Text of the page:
A good example of this strategy is Snap Inc., a self-described camera company that decided to focus on the user experience in their hugely popular Snapchat mobile app and leave the hardware manufacturing to the phone companies. Their Snapchat app has grown exponentially in the last year to include more than 400,000 lenses that allow users to customize their photo experiences and express themselves via a range of looks, backgrounds, or moods. This year, the company introduced Voice Scan to enable their users to quickly and conveniently find the right lens without needing to tap and scroll through an endless menu. 

The beauty of this approach is that you can solve for your user preferences and use cases without worrying about manufacturing deadlines for a physical product. As with most instances of implementing a voice assistant, you need to prioritize the analysis of your user data as a way to improve the experience and eliminate points of frustration. Using the mobile app first allows you to iterate quickly and solve for the greatest challenges up front.

Voice-enabling the Snapchat App has made the experience hands-free, eliminating the need for users to continually reset the shot after searching for the right background or visual effect.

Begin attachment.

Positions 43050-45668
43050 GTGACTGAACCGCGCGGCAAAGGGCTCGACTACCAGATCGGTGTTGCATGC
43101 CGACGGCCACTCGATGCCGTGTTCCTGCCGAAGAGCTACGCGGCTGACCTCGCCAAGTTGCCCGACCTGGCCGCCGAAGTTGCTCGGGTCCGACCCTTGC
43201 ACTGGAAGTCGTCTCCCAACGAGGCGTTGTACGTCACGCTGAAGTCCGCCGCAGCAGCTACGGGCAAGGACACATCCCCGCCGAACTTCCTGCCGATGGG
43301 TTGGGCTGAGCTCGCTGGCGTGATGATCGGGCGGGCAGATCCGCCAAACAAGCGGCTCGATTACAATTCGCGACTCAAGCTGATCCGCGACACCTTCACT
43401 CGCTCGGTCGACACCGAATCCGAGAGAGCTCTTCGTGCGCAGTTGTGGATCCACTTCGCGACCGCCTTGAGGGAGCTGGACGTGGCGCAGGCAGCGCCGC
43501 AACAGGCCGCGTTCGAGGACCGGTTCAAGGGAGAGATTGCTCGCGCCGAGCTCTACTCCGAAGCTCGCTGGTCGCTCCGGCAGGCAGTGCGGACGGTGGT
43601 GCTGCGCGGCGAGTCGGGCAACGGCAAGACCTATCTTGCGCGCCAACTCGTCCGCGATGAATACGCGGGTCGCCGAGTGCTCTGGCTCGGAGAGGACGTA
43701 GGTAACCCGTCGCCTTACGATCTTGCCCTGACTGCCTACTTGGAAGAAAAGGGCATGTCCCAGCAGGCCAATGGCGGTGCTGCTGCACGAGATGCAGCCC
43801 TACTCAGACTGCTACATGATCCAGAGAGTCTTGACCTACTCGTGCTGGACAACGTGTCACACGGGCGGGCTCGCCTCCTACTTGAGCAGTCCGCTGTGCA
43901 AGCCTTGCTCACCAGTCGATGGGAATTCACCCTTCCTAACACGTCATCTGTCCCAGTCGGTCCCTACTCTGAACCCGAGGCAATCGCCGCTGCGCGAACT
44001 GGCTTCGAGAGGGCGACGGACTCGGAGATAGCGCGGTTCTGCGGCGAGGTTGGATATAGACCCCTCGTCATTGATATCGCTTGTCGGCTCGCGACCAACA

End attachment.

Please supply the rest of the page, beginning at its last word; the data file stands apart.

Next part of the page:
Starting your voice-first journey by voice-enabling your mobile app gives you the freedom to learn, develop, and extend the user experience into your roadmap without impacting your physical products. But, it’s not the only way.

2. Extend your in-product voice experience into a companion app

For those early adopters like Mercedes-Benz who added voice user interfaces into their cars, the imperative now is to create an omni-channel presence with a consistent voice experience across other channels like mobile apps and websites. Just as the world’s leading brands work hard to ensure that every touch point reflects a single brand identity, all companies with voice assistants should be working toward a consistent, branded voice experience across channels.